One of the things I am NOT disappointed in over the past weekend was that I played to win. I was pretty sure, given the data, that I could have “just run clean” in most of the rounds, and that those clean rounds would have been good enough for the Finals. But, I didn't want to play to not lose, I wanted to play to win. I watched several competitors this past weekend play to not lose, instead of playing to win. I don't want to do that any more. I really enjoyed playing to win in Germany, and at Crufts. It's what I enjoy about the bigger competitions. However, if I'm playing not to lose at smaller shows, shifting to a ‘playing to win' mindset at bigger shows is going to be that much more difficult. Sure, there's more risk involved in playing to win, or at least it feels that way, but at this point, I'd rather take the risk and fail than just play not to lose. These ideas are talked about at length in a book I read recently called Top Dog: The Science of Winning and Losing. You can click on the link to read about it if you're interested, and I highly recommend it.

Anyway, so, what makes me think I'm good enough for Tryouts? That's kind of where I left it last night. This morning, I'm still very unsure about the odds. It feels risky. It feels like a lot of money and time for maybe no reward at all other than having taken a risk. I'd like to play to win, despite not knowing the odds. The reward, after all, is a big one. World Championships has always been my dream, my goal, ever since I started agility in 1999 and found out about it. It's not about the notoriety, and it's clearly not about the money (what money?). It's not my dream because it's easy. This dream has put me in front of more disappointment and heartache than I could have ever dreamed a passion would make possible, and yet, I persist at it.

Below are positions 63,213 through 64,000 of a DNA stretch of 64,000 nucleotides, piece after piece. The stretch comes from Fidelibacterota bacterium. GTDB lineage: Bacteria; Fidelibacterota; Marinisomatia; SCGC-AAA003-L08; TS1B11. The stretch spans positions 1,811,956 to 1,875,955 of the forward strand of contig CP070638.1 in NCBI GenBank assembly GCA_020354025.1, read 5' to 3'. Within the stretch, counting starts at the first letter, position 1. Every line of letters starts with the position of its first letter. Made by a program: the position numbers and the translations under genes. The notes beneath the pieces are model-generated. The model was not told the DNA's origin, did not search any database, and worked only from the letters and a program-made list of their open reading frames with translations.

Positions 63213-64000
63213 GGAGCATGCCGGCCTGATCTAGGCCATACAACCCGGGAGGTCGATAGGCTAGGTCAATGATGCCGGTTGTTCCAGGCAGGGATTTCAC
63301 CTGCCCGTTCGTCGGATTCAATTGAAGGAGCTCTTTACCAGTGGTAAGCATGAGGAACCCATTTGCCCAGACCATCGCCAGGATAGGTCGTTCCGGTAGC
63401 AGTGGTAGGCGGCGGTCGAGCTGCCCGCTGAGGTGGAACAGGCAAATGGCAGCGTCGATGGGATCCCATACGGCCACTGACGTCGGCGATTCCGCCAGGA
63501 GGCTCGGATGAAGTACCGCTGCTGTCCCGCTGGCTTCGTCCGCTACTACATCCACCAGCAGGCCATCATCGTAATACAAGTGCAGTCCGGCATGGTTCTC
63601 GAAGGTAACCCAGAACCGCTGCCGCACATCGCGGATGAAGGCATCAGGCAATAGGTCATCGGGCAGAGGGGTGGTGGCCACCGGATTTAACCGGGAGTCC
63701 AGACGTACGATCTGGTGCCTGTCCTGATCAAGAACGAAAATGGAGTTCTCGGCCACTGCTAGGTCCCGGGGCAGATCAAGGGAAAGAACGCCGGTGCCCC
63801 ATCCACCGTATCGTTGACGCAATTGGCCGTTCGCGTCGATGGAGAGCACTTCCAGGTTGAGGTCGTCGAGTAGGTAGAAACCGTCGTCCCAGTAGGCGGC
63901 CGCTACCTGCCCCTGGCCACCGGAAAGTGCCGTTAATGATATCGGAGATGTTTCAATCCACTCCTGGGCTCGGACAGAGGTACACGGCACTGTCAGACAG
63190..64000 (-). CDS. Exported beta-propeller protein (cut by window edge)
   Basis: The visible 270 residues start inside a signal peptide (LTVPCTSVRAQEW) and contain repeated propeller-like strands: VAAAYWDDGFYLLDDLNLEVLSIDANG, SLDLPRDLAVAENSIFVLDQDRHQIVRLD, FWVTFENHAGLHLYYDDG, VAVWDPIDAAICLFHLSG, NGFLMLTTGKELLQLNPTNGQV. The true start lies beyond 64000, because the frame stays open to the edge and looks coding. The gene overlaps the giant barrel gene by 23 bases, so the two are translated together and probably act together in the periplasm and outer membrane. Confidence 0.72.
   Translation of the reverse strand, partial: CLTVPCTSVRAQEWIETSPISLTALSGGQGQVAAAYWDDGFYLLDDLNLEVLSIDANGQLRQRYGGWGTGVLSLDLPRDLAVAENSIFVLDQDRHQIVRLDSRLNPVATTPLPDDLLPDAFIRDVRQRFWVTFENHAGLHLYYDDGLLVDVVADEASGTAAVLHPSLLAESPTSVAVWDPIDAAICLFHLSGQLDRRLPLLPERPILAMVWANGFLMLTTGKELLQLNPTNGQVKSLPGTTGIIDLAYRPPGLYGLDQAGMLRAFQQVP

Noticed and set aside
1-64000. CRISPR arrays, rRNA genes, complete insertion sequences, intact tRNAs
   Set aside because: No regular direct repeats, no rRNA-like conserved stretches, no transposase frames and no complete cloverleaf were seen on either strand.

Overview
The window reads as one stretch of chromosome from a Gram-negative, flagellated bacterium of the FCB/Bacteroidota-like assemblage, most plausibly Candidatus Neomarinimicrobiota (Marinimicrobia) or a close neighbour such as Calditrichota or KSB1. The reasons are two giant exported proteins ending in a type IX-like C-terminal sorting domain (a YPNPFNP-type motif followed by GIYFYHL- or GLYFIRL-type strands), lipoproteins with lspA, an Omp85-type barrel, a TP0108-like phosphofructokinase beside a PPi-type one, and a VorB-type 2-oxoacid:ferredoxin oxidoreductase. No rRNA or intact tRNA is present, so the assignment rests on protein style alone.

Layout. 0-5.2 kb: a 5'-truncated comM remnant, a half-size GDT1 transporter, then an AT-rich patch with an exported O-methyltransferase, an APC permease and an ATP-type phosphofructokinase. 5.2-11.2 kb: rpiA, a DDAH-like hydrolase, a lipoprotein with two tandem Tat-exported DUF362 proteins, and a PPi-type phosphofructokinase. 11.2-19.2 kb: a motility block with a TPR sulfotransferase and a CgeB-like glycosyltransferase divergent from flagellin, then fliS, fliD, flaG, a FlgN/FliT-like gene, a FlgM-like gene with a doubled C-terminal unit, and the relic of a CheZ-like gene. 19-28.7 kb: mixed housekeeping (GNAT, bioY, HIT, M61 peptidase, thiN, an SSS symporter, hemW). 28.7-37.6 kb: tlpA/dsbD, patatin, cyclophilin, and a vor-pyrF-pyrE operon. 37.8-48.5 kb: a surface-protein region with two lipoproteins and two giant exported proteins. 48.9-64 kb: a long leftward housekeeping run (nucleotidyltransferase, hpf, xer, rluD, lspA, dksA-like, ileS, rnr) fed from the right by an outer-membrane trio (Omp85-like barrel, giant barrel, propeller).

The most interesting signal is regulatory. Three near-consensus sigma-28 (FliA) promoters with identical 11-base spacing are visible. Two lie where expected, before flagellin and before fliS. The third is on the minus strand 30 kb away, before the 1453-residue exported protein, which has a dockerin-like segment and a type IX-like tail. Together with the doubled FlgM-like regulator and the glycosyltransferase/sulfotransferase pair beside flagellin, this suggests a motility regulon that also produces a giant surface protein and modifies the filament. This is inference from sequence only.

I'm not religious, and I don't believe in karma, but for whatever reason, agility, and THIS type of agility in particular, it's in every cell of my body to want to be a part of it. I've been fortunate enough to be able to participate not one, or two, or three, but five times on that stage. Sadly, just about every time I've gotten there, I've played to not lose. Even now, holding on to the idea of playing to win is tricky for me. Our system of agility in the USA does not promote playing to win, on the whole. It promotes caution, and playing not to lose. Trying to hold on to a mindset of playing to win requires thinking outside the ring gates to some extent. Every time I've spent any amount of time in Europe or Scandinavia, it doesn't take long to get in to the playing to win mindset, and after the latest excursion, I am trying hard to hold on to that mindset with all I've got.